Get Your Sleep -- or Diabetes, or Maybe Even Alzheimer's or Parkinson's

We all know sleep deprivation (SD) can lead to fuzzy thinking, traffic accidents, even weight gain.  But did you know scientists are now finding that it can cause us to age, and maybe even develop diabetes and other serious diseases, as well?

A new study has looked at how our organs are affected by SD, which sometimes may even lead to Alzheimer's or Parkinson's in the elderly, who often suffer from disrupted sleep.  

The findings suggest that "inadequate sleep in the elderly, who normally experience sleep disturbances, could exacerbate an already-impaired protective response to protein misfolding that happens in aging cells," according to

Protein misfolding -- a process where proteins get degraded -- and clumping is what is associated with Alzheimer's and Parkinson's, along with many other diseases, the Web site reports.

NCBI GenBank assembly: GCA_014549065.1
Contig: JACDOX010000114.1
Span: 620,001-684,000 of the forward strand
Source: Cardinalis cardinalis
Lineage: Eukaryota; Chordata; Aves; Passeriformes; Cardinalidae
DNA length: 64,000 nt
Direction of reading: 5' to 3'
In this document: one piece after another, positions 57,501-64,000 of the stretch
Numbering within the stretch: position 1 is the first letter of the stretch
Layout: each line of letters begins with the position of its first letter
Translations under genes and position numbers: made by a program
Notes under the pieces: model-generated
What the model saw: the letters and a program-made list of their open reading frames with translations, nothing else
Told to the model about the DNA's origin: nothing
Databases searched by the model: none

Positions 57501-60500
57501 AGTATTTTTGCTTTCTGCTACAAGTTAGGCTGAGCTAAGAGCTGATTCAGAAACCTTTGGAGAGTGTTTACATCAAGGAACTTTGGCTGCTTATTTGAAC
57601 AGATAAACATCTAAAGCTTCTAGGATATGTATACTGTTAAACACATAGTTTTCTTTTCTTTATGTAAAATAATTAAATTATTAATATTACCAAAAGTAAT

“The combined effect of aging and sleep deprivation resulted in a loss of control of blood sugar reminiscent of pre-diabetes in mice,” quotes Nirinjini Naidoo, Ph.D., research associate professor in the Division of Sleep Medicine, who learned this in a study done five years ago. Naidoo was senior author of this latest study.

The team examined tissues in mice for cellular stress following acute SD, and they also looked for cellular stress in aging mice. "Their results show that both age and SD combine to induce cellular stress in the pancreas," notes.

Pancreas tissue from acutely sleep-deprived aged animals exhibited a marked increase in a protein associated with cell death, suggesting the elderly may have an inability to adjust to cellular stress with age that was amplified by sleep deprivation, researchers found.

Sleep disorders can also put you at risk for heart disease, stroke, high blood pressure, and other potentially deadly diseases, according to Camille Peri at  


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